Completed by Philip Johnson and John Burgee in 1984 as the former headquarters for AT&T and then Sony, 550 Madison stands out in Manhattan’s skyline as a polarizing postmodern icon. After acquiring 550 Madison to create a new world-class multi-tenant office space, the Olayan Group enlisted Gensler to reimagine the lobby of New York City’s youngest landmark building as part of a larger renovation effort, which also includes a modernized ground-floor podium and expanded outdoor green space by Snøhetta
To preserve 550 Madison’s history while propelling it into the future, Gensler sought to uphold the lobby’s volume and spatial proportions by applying a minimalist palette that maintains a visual relationship with existing materials. The development of the terrazzo incorporated a portion of crushed granite from the original panels to help impart tonal consistency. Bronze elements reference the landmarked curtain wall mullions and help establish a seamless relationship between exterior and interior.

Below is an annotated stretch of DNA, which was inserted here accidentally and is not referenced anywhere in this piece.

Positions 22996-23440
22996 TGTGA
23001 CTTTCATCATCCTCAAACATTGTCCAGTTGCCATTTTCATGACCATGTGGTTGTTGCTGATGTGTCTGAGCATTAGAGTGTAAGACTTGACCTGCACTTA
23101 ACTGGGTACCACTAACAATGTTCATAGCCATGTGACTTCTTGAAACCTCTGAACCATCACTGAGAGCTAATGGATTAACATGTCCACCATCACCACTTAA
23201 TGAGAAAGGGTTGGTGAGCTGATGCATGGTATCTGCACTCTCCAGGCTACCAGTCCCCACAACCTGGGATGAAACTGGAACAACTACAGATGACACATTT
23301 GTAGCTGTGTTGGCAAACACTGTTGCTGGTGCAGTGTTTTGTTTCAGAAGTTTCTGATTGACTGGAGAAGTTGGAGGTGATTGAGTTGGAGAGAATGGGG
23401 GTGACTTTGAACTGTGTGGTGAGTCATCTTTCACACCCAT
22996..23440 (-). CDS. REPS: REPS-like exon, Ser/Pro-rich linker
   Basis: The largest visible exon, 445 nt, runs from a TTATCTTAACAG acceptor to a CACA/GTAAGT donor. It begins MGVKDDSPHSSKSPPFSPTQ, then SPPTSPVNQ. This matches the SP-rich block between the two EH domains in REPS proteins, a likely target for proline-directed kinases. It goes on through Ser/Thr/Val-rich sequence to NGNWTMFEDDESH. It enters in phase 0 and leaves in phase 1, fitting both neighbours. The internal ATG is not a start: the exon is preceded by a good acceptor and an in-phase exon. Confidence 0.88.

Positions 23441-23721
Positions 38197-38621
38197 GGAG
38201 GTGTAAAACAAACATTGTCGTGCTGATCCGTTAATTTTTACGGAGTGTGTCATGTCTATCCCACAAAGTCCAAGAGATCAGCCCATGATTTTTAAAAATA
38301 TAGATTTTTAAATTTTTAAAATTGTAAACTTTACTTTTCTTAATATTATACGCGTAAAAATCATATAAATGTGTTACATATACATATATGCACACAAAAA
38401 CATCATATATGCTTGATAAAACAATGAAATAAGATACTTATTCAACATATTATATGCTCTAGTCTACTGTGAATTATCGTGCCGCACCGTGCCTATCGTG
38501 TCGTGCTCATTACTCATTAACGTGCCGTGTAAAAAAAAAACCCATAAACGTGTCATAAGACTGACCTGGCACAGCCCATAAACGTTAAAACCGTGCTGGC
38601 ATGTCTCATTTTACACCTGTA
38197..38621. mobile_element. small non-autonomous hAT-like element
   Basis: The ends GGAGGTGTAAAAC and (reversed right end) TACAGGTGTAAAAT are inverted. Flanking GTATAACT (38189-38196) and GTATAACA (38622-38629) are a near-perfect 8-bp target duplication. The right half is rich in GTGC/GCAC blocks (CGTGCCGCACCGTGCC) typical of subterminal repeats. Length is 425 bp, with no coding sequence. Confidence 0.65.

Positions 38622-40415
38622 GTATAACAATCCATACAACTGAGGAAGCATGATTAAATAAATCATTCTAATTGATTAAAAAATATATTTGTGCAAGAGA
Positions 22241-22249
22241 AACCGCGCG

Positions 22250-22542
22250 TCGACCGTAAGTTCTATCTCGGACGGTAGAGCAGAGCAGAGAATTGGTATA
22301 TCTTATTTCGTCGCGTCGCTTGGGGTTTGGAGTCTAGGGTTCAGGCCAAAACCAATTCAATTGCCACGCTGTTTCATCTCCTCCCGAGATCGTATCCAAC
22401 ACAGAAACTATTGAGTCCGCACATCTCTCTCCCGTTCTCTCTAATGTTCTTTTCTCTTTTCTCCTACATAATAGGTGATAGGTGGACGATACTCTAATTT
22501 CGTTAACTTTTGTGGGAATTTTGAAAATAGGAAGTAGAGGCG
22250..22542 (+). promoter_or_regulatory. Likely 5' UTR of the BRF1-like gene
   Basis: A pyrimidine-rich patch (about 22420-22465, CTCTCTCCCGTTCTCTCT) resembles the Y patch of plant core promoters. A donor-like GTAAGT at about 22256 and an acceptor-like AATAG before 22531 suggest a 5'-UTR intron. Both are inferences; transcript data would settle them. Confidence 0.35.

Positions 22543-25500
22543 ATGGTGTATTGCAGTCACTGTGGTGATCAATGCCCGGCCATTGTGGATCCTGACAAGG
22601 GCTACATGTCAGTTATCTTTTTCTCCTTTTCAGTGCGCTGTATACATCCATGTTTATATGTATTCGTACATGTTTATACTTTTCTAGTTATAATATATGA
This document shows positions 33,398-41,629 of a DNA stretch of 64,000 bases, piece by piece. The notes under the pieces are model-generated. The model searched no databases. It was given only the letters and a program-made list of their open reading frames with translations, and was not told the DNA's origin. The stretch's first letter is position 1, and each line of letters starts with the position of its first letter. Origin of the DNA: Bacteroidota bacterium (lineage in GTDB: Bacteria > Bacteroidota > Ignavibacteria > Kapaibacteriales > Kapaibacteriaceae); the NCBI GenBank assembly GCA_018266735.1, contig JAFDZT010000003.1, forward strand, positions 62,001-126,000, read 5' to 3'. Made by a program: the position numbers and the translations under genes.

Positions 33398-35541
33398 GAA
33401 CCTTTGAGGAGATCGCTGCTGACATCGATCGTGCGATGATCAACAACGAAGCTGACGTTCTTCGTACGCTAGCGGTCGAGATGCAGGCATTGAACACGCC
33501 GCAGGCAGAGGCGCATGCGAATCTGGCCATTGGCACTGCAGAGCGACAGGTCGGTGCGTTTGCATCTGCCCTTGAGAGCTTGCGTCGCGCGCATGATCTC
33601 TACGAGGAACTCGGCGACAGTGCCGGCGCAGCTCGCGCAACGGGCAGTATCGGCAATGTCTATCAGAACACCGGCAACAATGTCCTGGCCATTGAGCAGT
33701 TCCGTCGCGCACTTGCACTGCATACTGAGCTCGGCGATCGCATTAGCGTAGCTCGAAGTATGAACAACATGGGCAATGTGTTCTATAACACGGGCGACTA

The 110-foot entryway was preserved and refurbished with vaulted triple-height ceilings gently arching above the ground floor. The vault design draws inspiration from Johnson’s Brick House in using a perimeter cove light to create a ceiling that appears to be weightless. The oculus, a recognizable feature and focal point, is enhanced by the introduction of a convex surface at the back of the opening, diffusing a soft flood light aligned with the natural solar rhythm that allows for optimal scene-setting throughout the day.
Anchoring 550 Madison’s art program, the lobby features a 24-ton marble art installation by Alicja Kwade called Solid Sky. The stone sphere embraces the circular motifs of the oculus and engages with the sightline of the outdoor garden, which is visually woven into the architectural language of the lobby through a proportioned barrel vault archway. The outcome is a space that is both quiet yet powerful; respectful, yet not a reproduction; timeless, yet very much contemporary.